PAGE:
Ahhh, Fiesta, and though this week’s story isn’t about the event it is about belonging. The camaraderie of golf is much like that of Fiesta. That may be stretching it a little but you get my meaning. Anyway, happy Fiesta and happy reading.
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Virtual, linguistic cascarone below.
A Field Guide By Megan Peck
I grip the club and eye the little white ball on the tee. One. Two. Three. Let her rip. The thing flies with flecks of loosened grass through the air before veering right, descending into the manicured shrubs across the street. A ladies club stalks around the green behind us like flamingos: high, round centers of gravity teetering on long legs. Their diamond charm bracelets flutter in the sunlight as they fan themselves with rolled up magazines and pat their brows with folded towels.
Language, kiddo, my Dad says. Language.
Dad’s drive is better—elegant, even. One, two, a graceful strike, we both blink our eyes, and the ball lands putting distance from the hole. In that single studied arc I see years of discipline. He squints and grabs the brim of his ball cap, biting his lower lip thoughtfully, satisfied with his work.
He looks at me; he smiles. He would be an albatross, like the wide-winged birds he flies to points south of Miami. His olive skin is burnt dark and the creases at his eyes and forehead have turned, most certainly, to wrinkles.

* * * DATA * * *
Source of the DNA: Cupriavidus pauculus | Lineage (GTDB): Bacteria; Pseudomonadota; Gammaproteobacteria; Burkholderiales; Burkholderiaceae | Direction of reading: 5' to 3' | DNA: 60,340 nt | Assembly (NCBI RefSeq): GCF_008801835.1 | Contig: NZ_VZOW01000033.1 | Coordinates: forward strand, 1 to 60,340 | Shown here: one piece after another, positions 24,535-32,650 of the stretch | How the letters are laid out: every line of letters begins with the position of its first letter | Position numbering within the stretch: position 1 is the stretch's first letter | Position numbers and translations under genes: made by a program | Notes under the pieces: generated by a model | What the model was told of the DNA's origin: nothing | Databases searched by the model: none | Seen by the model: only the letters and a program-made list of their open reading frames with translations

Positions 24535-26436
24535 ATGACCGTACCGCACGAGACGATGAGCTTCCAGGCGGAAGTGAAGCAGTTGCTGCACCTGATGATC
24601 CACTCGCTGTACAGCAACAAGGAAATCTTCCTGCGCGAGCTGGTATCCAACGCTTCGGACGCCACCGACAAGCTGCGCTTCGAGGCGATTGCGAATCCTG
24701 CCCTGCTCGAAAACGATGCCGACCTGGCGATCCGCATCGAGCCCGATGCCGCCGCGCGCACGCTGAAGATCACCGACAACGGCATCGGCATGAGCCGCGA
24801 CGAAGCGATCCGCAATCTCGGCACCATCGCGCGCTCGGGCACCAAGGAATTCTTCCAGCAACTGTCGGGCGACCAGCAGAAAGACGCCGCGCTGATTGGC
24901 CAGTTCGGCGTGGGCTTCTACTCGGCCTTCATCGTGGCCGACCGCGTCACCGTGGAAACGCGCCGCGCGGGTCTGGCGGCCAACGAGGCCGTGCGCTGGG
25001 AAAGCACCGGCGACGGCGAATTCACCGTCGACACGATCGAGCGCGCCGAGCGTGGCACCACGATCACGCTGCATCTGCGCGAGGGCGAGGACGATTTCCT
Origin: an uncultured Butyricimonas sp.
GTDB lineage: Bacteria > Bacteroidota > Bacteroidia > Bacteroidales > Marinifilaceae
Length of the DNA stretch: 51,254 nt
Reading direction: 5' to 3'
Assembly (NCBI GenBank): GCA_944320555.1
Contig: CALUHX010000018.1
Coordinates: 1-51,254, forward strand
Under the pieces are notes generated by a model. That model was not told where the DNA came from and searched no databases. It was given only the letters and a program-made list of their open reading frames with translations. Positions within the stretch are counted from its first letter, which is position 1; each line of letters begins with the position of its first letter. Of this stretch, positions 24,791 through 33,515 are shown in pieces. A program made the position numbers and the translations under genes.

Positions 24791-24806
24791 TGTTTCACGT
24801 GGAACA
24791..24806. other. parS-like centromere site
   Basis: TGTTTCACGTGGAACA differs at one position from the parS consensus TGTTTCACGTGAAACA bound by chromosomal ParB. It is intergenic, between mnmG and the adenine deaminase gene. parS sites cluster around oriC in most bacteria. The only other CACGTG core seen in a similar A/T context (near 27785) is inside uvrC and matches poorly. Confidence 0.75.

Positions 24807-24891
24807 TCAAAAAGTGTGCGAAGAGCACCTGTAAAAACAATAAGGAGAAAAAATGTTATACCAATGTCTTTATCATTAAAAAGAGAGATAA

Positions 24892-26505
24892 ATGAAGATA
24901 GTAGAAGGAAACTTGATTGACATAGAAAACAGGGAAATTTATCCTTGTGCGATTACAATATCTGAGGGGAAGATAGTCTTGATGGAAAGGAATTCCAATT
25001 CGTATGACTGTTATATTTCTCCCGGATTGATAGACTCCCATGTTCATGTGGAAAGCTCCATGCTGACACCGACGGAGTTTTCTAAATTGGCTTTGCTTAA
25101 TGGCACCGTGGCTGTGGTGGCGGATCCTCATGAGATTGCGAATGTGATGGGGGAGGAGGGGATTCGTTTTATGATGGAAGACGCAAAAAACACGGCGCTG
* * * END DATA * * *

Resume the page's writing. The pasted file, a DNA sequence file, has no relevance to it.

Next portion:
One of the flamingos looks our way, coy.
I squat down and snatch the little unmoored disc of grass and stamp it back into place. In golf, you have to clean up after yourself. There is etiquette. When you drag your white shoes through the sand, you have to drag the rake back over it. This is for the sake of the ladies and gentlemen.
I wipe my dirty palms across my white shorts, and we move forward. I don’t feel like a bird of any kind, but—whatever I am—I’ll fly with them.
Lyle Rosdahl, a writer living in San Antonio, edits the flash fiction blog & best of in print for the Current. He created, facilitates and participates in Postcard Fiction Collaborative, a monthly flash fiction response to a photo. You can see more of his work, including photos, paintings and writing, at lylerosdahl.com.
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